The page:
Thursday, May 30, 2024

Purcell winning the mental battle as he rolls with the punches on the Challenge Tour – News – Irish Golf Desk

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Portmarnock’s Conor Purcell believes he’s winning the internal mental battle to get out of his own way and make the leap from the Challenge Tour to the DP World Tour.

The former Walker Cup star (26) has enjoyed a fast start to his third full season on the second-tier circuit and already sits inside the top 20 in the Road to Mallorca rankings who will earn automatic promotion to the big league in 2025.

It’s been an impressive start to the new campaign for the ambitious Malahide man, who dreams of following in the footsteps of his father, Joey, by making it on tour.

But he admits his biggest battle is that he’s far too hard on himself and has to work with his team and the Sport Ireland psychologist to bring out the best in himself.

“I would say I’ve probably made little improvements in parts of my game and the ball striking has been quite solid for the most part this year,” said Purcell, who kicks off the European swing in Spain in this week’s Challenge de España at  Real Club Sevilla Golf.  

“And mentally, I have made a shift in the right direction and I’m being a bit kinder to myself, knowing that bad stretches and bad holes are going to come.

“It’s just knowing that it’s a long race. A lot can happen over four days, so it’s about staying patient with myself, and I feel like my mental side has been quite strong.”

Purcell, who is thrilled to have picked up new sponsorship from Flogas and fleet management and mobility provider Mahony Fleet, admits he realised he needed help with his mental game after crashing to an opening 82 in last year’s Copenhagen Challenge.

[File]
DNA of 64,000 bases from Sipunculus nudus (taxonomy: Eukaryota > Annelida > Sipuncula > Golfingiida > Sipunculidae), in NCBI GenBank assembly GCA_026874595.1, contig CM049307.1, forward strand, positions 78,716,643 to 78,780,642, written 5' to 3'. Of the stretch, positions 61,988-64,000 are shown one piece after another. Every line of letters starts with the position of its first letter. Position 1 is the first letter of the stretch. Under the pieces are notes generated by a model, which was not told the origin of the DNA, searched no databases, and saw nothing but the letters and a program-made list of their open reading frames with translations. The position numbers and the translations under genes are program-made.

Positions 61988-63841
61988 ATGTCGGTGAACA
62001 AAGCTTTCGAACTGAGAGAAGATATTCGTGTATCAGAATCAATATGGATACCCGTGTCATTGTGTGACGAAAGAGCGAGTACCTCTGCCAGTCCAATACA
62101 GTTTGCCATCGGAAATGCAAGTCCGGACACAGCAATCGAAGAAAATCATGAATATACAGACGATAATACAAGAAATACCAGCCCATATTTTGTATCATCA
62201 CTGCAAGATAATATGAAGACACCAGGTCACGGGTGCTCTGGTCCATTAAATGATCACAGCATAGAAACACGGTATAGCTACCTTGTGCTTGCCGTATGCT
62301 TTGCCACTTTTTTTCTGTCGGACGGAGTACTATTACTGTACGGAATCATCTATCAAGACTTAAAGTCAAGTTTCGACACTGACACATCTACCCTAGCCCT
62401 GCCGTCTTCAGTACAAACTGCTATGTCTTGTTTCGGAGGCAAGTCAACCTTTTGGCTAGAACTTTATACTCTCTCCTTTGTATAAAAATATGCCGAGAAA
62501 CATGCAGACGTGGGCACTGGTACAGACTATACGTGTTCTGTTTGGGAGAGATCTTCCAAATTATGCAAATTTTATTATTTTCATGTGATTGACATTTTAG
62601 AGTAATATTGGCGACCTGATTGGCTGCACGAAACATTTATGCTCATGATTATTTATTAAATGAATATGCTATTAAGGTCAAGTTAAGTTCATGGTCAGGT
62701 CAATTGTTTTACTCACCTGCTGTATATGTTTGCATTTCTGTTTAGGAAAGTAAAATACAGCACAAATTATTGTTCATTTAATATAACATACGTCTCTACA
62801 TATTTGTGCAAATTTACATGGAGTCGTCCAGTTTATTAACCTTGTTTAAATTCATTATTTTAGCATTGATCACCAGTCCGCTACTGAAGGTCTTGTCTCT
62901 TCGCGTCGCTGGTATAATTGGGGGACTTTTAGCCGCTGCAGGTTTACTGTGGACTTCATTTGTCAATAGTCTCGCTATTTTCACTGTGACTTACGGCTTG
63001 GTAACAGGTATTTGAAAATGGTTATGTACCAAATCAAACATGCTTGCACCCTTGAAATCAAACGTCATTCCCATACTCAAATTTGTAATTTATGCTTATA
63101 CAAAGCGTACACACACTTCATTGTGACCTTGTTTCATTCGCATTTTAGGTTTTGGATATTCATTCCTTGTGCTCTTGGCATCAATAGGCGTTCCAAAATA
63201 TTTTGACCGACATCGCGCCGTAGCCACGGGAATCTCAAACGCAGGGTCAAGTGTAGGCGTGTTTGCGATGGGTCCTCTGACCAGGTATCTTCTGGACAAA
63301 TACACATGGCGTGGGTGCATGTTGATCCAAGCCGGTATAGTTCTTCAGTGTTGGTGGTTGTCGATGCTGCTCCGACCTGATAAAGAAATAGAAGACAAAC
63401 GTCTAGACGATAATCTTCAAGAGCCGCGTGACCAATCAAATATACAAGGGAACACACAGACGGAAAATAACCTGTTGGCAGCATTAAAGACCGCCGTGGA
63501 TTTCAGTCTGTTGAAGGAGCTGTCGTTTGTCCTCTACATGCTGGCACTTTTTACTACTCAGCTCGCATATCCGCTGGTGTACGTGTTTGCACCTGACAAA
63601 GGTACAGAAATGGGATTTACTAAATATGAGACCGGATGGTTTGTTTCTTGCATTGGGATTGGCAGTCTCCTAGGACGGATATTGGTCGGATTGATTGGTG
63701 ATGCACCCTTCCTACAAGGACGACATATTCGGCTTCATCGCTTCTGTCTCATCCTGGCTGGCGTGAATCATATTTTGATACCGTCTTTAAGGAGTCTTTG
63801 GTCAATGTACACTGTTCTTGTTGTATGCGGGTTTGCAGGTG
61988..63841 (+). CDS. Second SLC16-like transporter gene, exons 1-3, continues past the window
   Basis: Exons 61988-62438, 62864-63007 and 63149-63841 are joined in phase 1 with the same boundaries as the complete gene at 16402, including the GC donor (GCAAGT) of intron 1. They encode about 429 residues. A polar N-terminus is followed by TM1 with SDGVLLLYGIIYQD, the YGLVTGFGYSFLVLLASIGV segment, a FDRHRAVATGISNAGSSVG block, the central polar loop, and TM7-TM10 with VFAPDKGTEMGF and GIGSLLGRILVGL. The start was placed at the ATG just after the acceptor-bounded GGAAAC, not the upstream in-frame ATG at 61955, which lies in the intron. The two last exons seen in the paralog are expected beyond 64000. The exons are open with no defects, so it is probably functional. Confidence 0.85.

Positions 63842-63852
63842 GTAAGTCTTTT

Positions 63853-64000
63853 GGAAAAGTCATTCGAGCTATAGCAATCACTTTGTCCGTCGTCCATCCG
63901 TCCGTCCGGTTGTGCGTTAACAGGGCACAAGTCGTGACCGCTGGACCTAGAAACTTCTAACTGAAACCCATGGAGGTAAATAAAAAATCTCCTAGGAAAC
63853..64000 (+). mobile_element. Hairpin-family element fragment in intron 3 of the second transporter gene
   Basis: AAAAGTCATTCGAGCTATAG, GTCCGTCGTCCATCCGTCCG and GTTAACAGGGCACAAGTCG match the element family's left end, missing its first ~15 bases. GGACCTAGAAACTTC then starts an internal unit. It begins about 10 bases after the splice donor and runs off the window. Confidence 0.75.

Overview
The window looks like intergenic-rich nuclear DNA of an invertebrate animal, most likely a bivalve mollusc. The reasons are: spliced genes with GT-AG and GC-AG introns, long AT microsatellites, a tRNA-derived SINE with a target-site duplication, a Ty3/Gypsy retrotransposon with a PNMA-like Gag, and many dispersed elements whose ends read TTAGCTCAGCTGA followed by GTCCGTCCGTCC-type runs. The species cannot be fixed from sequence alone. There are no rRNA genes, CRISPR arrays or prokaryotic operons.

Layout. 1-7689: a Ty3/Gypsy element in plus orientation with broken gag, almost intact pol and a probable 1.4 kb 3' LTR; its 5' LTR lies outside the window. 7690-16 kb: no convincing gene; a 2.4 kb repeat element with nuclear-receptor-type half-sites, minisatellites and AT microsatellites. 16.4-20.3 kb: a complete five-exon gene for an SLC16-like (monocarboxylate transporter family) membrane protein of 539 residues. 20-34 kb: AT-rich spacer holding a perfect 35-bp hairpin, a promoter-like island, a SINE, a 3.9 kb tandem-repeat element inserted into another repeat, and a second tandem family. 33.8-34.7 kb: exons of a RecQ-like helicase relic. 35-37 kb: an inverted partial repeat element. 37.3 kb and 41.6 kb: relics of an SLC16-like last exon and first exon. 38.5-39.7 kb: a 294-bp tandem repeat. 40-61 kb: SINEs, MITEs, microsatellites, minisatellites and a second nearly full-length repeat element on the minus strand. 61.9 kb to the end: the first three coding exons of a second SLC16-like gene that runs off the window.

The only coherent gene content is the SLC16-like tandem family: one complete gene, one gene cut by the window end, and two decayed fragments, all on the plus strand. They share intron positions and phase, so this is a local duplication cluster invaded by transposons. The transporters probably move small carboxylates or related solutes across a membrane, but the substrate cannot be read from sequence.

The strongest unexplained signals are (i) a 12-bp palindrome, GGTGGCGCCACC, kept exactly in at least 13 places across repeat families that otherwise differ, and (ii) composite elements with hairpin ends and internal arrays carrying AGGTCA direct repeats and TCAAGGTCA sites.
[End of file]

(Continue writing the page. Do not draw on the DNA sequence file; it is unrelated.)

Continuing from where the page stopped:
“That was probably one of my lower points last year,” he confessed. “It was the first round, and my girlfriend and (Golf Ireland coach) Donal Scott were out watching me. I think I went out and shot 82, and Donal’s first observation was it was just incredible how hard I was on myself.  

“Even when I was hitting decent shots, I was beating myself up. So it’s kind of been in the back of my head since then. And I notice that on my good days, I tend to not really worry about the bad shots as much. That just comes from being kinder to myself and not understanding that everyone who has a good week still hits some bad shots and has some bad holes, so it’s all part of the week.”

He’s been working hard with Dr. Kate Kirby, the Head of Performance Psychology at the Sport Ireland Institute, and he reckons it’s making a difference.

“I have a good team around me, and thankfully, they’ve been able to help me steer me in the right direction,” he said. “So everyone’s kind of pulling in the right direction, which is a nice feeling.”

His big ambition is to win on the Challenge Tour this year and after racking up back-to-back top-six finishes in the UAE and making six of his first seven cuts, he’s 17th in the race for those 20 DP World Tour cards.

There are another 21 events remaining, however, and the trick now is to remain focused and avoid the temptation to get sidetracked looking at what the competition is doing.